5. Conclusions

Young adults born preterm at very low birth weight have smaller right ventricular dimensions and subtle differences in function measured by echocardiographic strain. Although the changes in function are small by young adulthood, this growing population warrant further research as they age to determine the trajectory of their cardiac function and understand the mechanisms of these differences and evaluate impact on clinical outcomes.

Supplementary Materials

The following are available online at, Figure S1: Flow diagram of recruitment and retention of VLBW participants, Table S1: Demographics, perinatal clinical characteristics and left heart variables in all subjects who had analysable strain compared to those who did not; Table S2: RV structure, function and strain values in PT/VLBW subjects with and without a diagnosis of bronchopulmonary dysplasia; Table S3: RV structure, function and strain values in PT/VLBW subjects with and without exposure to antenatal steroid.

Author Contributions

Conceptualization, B.A.D. and S.L.H.; methodology, B.A.D., S.L.H., R.T. and C.G.; validation, J.H.; formal analysis, C.G., C.F. and P.D.A.; investigation, C.G. and S.L.H.; resources, B.A.D. and S.L.H.; data curation, J.H. and C.F.; writing—original draft preparation, C.G.; writing—review and editing, C.G., S.L.H., P.D.A., R.T., B.A.D., J.H. and C.F.; visualization, C.G. and C.F.; supervision, B.A.D., S.L.H., R.T. and P.D.A.; project administration, B.A.D.; funding acquisition, B.A.D. All authors have read and agreed to the published version of the manuscript.


This study is supported by a project grant from the Health Research Council of New Zealand (12–129) (to B.A.D.); additional funding from the Cure Kids Charitable Foundation (to B.A.D.); and a project grant from the Child Health Research Foundation (Cure Kids) (CHRF 5040 (to B.A.D.)). CG has been supported by the AH Couch Heart Trust and New Zealand Heart Foundation Fellowship (1899). SH receives salary support through a New Zealand Heart Foundation Fellowship (1872) which is supported by The Grace EM Kay Estate and The Hilda Curtis Charitable Trust. P.D.A. is supported by Heart Foundation of New Zealand Senior Fellowship (1844). The funders of this study had no role or influence in study design, the collection, analysis, and interpretation of data, the writing of the report or the decision to submit the manuscript for publication.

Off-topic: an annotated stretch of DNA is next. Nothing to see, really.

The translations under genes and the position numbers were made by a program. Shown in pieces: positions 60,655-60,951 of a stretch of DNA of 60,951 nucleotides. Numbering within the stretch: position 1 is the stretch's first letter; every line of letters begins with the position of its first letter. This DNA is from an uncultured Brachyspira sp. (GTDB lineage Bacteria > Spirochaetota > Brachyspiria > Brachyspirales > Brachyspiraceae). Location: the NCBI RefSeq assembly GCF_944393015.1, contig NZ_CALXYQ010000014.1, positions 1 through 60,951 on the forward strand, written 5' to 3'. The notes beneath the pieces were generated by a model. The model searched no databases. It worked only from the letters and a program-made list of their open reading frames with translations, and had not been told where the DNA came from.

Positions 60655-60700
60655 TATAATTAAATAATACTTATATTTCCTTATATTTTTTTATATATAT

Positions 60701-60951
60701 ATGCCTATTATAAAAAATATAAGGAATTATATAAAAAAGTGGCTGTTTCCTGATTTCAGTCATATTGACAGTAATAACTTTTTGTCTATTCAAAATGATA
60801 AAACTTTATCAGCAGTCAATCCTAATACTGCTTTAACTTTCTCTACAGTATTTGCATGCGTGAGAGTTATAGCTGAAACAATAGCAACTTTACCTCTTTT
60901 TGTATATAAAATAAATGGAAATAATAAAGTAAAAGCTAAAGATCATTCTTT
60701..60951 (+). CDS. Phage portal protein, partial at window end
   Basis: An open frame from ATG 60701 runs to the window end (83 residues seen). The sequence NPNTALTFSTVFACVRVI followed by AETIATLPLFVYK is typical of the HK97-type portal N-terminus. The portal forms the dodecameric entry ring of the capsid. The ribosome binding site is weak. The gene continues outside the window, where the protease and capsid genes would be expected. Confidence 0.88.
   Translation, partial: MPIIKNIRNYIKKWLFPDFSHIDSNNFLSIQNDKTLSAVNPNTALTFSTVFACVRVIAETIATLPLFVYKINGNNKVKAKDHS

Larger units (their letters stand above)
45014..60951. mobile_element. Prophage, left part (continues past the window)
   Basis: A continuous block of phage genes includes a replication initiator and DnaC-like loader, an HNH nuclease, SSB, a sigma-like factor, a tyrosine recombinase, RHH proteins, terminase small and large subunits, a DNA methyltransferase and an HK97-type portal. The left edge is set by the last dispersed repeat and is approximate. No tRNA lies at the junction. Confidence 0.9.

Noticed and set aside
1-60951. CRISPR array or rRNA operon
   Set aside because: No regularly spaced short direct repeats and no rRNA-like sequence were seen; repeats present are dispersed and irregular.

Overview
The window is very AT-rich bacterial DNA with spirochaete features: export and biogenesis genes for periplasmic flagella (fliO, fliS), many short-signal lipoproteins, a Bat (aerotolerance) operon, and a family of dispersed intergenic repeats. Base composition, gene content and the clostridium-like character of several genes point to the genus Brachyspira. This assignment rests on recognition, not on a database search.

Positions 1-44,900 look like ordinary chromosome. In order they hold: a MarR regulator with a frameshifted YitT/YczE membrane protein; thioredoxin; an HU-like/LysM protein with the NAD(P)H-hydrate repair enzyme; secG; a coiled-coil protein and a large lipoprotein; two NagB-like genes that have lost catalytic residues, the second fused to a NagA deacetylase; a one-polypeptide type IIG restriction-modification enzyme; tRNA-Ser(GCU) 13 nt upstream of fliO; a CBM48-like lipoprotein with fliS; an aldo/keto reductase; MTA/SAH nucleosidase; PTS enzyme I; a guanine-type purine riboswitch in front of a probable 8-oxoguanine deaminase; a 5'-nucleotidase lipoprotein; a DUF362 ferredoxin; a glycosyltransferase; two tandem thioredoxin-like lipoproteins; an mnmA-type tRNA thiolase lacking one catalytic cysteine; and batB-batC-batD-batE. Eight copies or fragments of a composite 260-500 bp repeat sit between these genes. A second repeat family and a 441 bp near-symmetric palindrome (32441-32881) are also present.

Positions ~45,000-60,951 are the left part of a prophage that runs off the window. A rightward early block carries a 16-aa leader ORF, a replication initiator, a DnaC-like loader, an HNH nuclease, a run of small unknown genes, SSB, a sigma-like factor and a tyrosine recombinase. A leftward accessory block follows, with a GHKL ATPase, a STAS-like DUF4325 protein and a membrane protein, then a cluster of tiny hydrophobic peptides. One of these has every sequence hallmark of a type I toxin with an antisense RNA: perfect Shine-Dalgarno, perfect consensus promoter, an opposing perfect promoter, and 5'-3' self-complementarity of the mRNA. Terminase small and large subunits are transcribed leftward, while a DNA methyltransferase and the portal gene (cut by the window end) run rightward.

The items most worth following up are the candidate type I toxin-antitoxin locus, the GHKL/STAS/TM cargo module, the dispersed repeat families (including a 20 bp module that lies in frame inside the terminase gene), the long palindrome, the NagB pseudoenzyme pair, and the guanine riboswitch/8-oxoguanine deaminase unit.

Institutional Review Board Statement

This study was approved by the Upper South B Regional Ethics Committee, superseded by the New Zealand Southern Health and Disability Ethics Committee (URB/12/05/015).

Informed Consent Statement

Informed consent was obtained from all subjects involved in this study.

Data Availability Statement

The data presented in this study are available in this article and Supplementary Materials.


Thank you to the ultrasonographers of the Christchurch Heart Institute, University of Otago.

Conflicts of Interest

The authors declare no conflict of interest. The funders had no role in the design of the study; in the collection, analyses, or interpretation of data; in the writing of the manuscript, or in the decision to publish the results.


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Figure 1. RV freewall strain is associated with gestational age. Right ventricular freewall longitudinal strain compared between gestational age groups corresponding to extremely preterm (<28 weeks), very preterm (28–31 weeks), and moderately to late preterm (32–36 weeks), controls are all term-born [29]. Diamonds indicate the sex-adjusted mean. Bars indicate the standard error.
Figure 1. RV freewall strain is associated with gestational age. Right ventricular freewall longitudinal strain compared between gestational age groups corresponding to extremely preterm (<28 weeks), very preterm (28–31 weeks), and moderately to late preterm (32–36 weeks), controls are all term-born [29]. Diamonds indicate the sex-adjusted mean. Bars indicate the standard error.
Jcm 10 04864 g001
Figure 2. RV freewall strain associated with birth weight. RV longitudinal freewall strain compared between categories of extremely low birth weight (ELBW, <1000 g) and VLBW (<1500 g). Diamonds indicate the sex-adjusted mean. Bars indicate the standard error.
Figure 2. RV freewall strain associated with birth weight. RV longitudinal freewall strain compared between categories of extremely low birth weight (ELBW, <1000 g) and VLBW (<1500 g). Diamonds indicate the sex-adjusted mean. Bars indicate the standard error.
Jcm 10 04864 g002
Table 1. Demographics and Perinatal Data.
Table 1. Demographics and Perinatal Data.
n = 229
n = 100
Female n (%)127 (55.5)63 (63)0.249